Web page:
If you are someone who needs to access remote folders like FTP, Samba, SSH or any other remote folders a lot then Ubuntu and many other Linux distributions have a built-in and simple way to mount them right in the file browser. Sure there are a lot of FTP and other clients to access these remote folders, but launching them and logging in each and every time is a bit clunky and time-consuming. So, if you want to be productive then mounting those remote folders right in Ubuntu is that way to go. Here is how you can do it.
Mount Remote Folders in Ubuntu
Mounting remote folders in Ubuntu is a pretty easy and straightforward. To start off, open up the File Browser using the shortcut on the Launcher or by searching for it in the Dash. Once opened, click on the option “Connect to Server” from the left navigation pane.
The above action will open the “Connect to Server” window. Here, enter your remote folder address and click on the connect button. In my case, I’m connecting to an SFTP server. So I entered the remote address as following.
Note: if you want to connect to remote folders that use, FTP, Samba, etc.., then you need to change the address format accordingly. For instance, you can use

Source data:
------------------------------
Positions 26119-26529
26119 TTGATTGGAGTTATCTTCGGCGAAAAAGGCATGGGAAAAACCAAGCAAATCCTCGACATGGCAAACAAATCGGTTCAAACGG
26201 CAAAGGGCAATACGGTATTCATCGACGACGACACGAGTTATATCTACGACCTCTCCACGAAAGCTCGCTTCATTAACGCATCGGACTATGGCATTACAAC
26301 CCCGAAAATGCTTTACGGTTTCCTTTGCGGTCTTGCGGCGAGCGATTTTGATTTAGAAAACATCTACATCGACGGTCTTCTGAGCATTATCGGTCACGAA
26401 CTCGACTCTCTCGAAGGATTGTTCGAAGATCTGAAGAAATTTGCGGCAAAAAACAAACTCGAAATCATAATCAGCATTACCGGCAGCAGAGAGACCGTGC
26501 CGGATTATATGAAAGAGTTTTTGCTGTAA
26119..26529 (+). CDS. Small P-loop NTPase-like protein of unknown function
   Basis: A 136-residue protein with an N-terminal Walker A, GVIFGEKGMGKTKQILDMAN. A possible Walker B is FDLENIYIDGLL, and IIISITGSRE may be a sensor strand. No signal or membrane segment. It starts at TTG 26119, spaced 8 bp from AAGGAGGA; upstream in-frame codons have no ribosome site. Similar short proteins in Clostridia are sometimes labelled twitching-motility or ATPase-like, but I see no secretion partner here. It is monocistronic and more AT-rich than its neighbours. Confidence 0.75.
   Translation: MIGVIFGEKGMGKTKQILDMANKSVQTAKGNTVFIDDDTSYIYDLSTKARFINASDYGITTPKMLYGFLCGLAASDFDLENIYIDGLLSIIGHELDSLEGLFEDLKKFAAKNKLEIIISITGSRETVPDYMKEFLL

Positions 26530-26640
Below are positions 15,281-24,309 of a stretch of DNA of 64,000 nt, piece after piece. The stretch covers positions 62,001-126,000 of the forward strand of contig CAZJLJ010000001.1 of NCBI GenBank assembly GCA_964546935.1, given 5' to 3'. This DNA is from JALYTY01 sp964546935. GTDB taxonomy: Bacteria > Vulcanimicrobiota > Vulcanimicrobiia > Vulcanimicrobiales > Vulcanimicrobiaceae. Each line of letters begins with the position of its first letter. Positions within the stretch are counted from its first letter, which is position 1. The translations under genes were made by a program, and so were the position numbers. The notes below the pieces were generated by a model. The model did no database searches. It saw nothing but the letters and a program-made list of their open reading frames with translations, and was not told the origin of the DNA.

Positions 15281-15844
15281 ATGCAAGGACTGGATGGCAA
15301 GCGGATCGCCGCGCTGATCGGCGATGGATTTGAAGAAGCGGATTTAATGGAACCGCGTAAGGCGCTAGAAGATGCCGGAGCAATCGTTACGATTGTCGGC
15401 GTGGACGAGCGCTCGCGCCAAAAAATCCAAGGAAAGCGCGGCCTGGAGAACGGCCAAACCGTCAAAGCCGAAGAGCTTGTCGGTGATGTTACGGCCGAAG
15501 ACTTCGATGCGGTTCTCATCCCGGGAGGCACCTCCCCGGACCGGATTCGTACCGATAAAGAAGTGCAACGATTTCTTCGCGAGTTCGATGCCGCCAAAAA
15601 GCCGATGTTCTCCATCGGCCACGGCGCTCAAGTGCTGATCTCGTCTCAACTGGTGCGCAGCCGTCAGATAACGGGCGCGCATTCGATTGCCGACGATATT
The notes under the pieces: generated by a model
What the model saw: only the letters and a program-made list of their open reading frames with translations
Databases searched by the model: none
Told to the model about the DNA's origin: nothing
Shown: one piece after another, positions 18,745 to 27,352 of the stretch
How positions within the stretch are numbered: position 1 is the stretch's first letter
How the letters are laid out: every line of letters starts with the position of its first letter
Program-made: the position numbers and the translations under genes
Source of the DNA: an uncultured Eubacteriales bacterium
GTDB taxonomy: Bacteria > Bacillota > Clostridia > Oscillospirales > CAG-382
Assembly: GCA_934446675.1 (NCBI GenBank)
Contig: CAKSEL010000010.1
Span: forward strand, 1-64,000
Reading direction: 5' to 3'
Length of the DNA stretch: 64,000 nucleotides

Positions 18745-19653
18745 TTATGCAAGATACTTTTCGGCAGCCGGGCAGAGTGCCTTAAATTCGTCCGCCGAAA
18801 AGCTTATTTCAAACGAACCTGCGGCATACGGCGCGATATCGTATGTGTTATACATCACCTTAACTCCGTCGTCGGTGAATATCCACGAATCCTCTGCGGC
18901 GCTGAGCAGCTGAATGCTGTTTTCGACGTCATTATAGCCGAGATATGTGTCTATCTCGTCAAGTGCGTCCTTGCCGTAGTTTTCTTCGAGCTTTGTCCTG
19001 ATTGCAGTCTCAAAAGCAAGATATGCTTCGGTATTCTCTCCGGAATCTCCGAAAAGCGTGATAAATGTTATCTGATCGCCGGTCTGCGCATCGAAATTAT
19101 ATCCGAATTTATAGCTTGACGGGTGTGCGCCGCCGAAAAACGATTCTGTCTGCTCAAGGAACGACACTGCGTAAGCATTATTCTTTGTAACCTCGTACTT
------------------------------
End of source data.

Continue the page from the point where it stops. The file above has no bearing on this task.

ssh://192.168.0.100 for SSH,
smb://foo.example.com for Samba, etc.
As soon as you click on the Connect button, Ubuntu may show you that it can’t verify the identity of the remote server or folder. Just click on the button “LogIn Anyway” to continue.
After clicking on the LogIn Anyway button, Ubuntu will ask for the Password, if any. Enter the password and click on the button “Connect.” By default, Ubuntu selects the checkbox “Remember password until logout.” If you log into this remote folder frequently then you might want to select the radio button “Remember forever” so that you don’t have to enter the password each and every time.
As soon as you click on the Connect button, you will be logged into the remote folder. You can access all the contents of the remote folder directly from Ubuntu file browser.
Also, if you are going to use this remote folder frequently then you can create a bookmark so that you can open the remote folder with just a click. To do that, right-click on the remote drive in the left pane and then select the option “Add Bookmark” and you are good to go.
That’s all there is to do and it is that simple to mount remote folders like FTP, SFTP, SSH, WebDEV, Samba, etc.., directly in Ubuntu file manager.
Do comment below sharing your thoughts and experiences about using the above method to mount remote folders in Ubuntu.